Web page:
By Holly Brodhagen
I remember when I was in grade school our health class talking about healthy food choices and the four basic food groups. You were supposed to eat a select amount of servings from each food group each day and exercise. It seemed so simple and easy.
These days it seems that I have at least one conversation a day with family, friends or co-workers talking about the latest healthy eating fad – Atkins, Wheat Bellies, Isagenix, Weight Watchers, gluten-free, dairy-free, allergen-free, sugar-free and all the other “free” diets. Everyone has a story about why this or that diet works, how it makes them feel and how much it costs. People are spending a lot of time and money in this area, so I thought I’d check it out.
For every article that talks about the benefits of a certain diet, I found an equal number arguing against it – doctors arguing back and forth about good vitamins and minerals, healthy fats, calories and proteins and carbs – it didn’t end. Doctors and dietitians arguing about who is most qualified to talk about nutrition.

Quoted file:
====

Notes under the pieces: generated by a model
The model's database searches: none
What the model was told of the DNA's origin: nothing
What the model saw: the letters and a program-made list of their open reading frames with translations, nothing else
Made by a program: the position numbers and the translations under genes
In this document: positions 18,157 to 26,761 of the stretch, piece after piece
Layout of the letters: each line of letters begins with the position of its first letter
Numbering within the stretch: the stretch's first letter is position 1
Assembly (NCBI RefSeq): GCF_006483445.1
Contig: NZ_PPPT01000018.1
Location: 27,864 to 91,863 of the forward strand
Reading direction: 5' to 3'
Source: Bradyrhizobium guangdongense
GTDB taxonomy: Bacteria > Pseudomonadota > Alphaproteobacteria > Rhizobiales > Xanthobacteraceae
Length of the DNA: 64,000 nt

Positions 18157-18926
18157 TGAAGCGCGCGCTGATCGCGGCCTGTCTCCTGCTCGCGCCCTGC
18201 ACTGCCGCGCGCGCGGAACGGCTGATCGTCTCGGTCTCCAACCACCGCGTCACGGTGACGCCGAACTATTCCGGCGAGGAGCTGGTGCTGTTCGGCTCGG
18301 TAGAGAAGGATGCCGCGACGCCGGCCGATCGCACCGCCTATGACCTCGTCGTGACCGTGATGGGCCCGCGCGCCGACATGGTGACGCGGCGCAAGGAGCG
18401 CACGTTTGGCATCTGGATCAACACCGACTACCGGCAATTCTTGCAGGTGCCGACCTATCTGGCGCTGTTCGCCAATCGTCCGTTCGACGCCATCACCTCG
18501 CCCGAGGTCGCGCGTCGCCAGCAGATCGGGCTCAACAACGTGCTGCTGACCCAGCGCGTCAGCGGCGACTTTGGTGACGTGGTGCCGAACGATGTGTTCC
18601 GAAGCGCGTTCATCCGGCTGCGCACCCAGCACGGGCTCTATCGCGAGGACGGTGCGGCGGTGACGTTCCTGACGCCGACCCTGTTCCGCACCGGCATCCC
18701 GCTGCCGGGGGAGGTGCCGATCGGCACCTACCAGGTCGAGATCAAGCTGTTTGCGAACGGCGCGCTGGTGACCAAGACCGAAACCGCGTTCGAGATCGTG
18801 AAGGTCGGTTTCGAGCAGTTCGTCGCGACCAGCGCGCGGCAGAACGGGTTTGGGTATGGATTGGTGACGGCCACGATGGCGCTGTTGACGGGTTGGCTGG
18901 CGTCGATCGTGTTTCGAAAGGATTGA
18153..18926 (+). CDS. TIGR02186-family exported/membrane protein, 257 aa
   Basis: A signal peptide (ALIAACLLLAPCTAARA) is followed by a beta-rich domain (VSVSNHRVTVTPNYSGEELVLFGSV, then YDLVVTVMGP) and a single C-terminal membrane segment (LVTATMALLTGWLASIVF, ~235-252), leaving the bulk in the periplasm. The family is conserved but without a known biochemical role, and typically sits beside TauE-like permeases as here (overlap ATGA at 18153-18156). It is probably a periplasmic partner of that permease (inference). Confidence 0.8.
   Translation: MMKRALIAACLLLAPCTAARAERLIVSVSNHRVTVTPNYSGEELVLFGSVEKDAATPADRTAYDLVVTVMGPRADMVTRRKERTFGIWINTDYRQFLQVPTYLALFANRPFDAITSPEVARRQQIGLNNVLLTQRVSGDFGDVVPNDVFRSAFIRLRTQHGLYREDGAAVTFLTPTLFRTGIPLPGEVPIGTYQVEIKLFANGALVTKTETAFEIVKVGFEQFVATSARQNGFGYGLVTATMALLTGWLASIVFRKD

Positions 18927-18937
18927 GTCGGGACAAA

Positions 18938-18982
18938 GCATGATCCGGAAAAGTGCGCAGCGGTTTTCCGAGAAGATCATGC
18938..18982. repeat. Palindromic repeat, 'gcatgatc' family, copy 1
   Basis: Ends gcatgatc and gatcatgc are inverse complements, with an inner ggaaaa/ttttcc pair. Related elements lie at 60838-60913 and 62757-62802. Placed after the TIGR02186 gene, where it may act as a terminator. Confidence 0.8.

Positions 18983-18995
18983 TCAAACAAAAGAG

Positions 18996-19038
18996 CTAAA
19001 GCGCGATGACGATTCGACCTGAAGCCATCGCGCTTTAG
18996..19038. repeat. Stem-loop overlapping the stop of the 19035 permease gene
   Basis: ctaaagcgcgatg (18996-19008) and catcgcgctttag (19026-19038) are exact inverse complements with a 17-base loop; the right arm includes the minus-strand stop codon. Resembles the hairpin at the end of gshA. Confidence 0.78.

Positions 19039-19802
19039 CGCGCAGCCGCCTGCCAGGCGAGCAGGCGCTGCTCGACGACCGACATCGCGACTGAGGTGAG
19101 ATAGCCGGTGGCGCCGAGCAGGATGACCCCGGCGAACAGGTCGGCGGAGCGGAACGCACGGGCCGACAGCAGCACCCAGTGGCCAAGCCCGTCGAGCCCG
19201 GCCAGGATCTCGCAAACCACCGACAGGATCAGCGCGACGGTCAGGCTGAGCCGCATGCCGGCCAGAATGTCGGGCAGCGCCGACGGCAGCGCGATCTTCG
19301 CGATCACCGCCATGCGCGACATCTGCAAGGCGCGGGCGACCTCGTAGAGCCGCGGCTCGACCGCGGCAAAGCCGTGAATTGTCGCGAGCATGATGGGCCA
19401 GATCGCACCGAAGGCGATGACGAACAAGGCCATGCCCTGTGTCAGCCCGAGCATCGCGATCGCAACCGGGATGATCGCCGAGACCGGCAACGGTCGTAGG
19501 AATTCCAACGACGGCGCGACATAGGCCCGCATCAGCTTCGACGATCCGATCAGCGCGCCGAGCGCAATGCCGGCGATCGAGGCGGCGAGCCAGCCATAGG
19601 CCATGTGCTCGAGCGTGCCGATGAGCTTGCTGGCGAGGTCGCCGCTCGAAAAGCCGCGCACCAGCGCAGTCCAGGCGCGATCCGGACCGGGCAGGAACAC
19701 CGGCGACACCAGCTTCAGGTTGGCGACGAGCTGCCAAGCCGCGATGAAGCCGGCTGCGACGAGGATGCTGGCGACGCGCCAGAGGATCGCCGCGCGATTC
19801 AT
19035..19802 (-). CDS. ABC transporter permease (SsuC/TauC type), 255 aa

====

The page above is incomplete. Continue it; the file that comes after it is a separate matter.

The debates never seemed to end, but after a lot of reading there was one thing that became clear. Almost all the recommended diets rely heavily on a foundation of healthy food choices and exercise, especially when it comes to weight loss.
So maybe my grade school teacher had it right. We should be eating food as close to its natural form as possible and eating from each food group in moderation. If the key to weight loss and a healthier lifestyle is good food choices and exercise, then why spend so much time, energy and money chasing diet fads? If eating food that comes in boxes and cans has caused our health problems, why would something that comes in boxes or cans solve them?
In my opinion – and please tell me if you disagree – you shouldn’t have to spend more money on supplements and replacements then you do on food. Why not take the money you would be using to buy the newest alternative food product and spend it on real food such as fruit, vegetables, unprocessed meat cuts, whole grains and dairy products? Support local food producers and farmers to get the freshest and healthiest food possible, which also means less processing. Eat seasonal foods and rely less on packaged foods that travel long distances.
Now my daughter is learning about the same healthy food choices I learned about at her age. Maybe this “fad” has been around for so long because it works so well.
Holly Brodhagen is a citizen of Dokis First Nation. She holds a Master’s Degree in Social Work.